The Scottish Government has been asked to step in over claims Stirling Council’s committee structure is “crooked”.
The SNP is the local authority’s largest political group with nine councillors. However, Labour’s eight councillors joined with four Conservative councillors to form a coalition administration after the last election.
The two parties have since taken the largest share of places on committees set up to scrutinise council policy.
The SNP’s deputy leader on the council, Steven Paterson, insists the administration has “dispensed with any semblance of proportionality” and urged the local government minister Derek Mackay to intervene using legislation available in England.
In a letter to the MSP, seen by The Courier, Mr Paterson points to four committees which include four councillors from the administration, but only two from the SNP group.
He writes: “I am aware that legislation requiring political balance has been in force in England and Wales for many years, but has not been enforced in Scotland could I ask that you give consideration to enacting whatever measures are necessary to force this local authority to reflect the proportionality of political parties as determined by the people in elections?”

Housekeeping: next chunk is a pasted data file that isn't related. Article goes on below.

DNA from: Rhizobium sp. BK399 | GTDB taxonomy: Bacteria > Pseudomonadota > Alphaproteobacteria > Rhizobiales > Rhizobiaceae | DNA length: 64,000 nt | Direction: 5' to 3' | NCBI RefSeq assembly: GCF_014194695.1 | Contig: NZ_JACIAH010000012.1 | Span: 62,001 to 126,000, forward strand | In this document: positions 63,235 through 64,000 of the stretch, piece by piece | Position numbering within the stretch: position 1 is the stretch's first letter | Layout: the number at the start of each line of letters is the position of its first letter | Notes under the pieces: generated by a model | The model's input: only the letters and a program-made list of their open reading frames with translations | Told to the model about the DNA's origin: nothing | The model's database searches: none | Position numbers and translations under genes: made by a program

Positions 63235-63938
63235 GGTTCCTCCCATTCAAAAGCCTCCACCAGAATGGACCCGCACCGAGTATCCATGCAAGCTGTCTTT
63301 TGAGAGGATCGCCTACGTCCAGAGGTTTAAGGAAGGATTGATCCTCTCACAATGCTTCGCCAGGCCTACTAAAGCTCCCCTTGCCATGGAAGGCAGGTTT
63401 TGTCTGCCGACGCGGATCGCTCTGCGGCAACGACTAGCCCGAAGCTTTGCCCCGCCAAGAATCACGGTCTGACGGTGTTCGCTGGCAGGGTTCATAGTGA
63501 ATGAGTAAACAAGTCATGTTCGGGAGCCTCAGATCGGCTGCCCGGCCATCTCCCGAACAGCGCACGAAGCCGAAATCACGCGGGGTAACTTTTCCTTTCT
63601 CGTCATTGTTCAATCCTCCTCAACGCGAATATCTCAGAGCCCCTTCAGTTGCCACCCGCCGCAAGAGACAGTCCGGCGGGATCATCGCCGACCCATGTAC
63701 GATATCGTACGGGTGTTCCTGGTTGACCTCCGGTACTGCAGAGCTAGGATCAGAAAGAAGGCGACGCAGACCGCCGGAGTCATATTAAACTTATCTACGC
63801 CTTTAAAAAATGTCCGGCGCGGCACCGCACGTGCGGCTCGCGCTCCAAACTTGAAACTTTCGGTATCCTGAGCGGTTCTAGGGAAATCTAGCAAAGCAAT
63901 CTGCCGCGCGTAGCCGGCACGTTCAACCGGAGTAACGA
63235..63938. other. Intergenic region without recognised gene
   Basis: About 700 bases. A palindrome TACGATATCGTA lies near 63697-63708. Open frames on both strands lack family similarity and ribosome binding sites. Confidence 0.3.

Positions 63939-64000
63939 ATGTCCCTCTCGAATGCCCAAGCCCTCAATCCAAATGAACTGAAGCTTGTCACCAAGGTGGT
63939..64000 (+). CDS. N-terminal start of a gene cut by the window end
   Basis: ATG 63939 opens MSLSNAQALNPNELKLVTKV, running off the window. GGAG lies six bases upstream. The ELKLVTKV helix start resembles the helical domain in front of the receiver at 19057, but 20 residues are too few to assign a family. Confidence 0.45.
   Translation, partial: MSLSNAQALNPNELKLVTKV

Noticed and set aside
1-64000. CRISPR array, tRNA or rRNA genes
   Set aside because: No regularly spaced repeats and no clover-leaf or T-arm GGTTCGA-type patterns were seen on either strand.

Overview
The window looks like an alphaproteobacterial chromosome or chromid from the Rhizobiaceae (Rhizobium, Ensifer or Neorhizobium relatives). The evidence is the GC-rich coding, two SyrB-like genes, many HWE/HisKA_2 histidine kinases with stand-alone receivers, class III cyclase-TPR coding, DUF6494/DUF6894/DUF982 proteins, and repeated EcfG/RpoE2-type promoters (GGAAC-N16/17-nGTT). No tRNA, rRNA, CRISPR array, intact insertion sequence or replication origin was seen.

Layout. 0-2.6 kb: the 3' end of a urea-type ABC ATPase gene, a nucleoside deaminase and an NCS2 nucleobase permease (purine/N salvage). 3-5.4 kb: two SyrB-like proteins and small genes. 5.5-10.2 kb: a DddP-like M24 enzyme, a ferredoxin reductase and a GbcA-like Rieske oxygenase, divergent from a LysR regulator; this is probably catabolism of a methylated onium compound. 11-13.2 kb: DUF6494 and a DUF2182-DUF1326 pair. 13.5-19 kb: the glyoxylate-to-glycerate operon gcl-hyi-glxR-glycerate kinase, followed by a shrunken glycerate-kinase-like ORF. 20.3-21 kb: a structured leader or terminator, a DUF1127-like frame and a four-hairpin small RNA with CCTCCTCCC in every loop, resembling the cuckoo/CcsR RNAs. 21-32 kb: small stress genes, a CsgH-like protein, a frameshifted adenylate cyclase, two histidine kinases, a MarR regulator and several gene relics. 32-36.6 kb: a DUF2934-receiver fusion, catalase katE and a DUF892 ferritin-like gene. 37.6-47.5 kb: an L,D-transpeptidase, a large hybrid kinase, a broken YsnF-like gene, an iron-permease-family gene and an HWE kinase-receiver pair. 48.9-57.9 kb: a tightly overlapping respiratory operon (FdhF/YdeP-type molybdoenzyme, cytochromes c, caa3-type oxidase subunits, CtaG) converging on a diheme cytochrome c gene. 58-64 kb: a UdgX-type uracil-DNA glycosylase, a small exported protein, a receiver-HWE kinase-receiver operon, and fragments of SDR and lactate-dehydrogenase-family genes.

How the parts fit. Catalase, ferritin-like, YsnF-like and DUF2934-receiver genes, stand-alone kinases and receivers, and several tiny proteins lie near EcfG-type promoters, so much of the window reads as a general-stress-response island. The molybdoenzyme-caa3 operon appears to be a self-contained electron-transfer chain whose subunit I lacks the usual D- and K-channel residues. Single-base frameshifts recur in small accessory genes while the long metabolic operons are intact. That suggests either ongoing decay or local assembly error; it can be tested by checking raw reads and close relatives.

Speaking to The Courier, Mr Paterson said: “The council’s committees are supposed to undertake the important role of scrutinising the policy and performance of the administration, but these crooked committees are overwhelmingly weighted in the administration’s favour, making effective scrutiny impossible.”
The council’s deputy leader John Hendry hit back by accusing the SNP of “navel gazing”.
“In opposition they have nothing of any substance to offer to the people of Stirling on the things that matter,” the Labour councillor said.
“We have simply followed the SNP Scottish Government’s lead where they have an overall majority in all 14 scrutiny committees.”
Conservative councillor Neil Benny, the administration’s deputy leader, said: “Perhaps if (Councillor Paterson) acted more like an elected representative and a little less like a wee boy in primary five, he would get to sit on more committees.”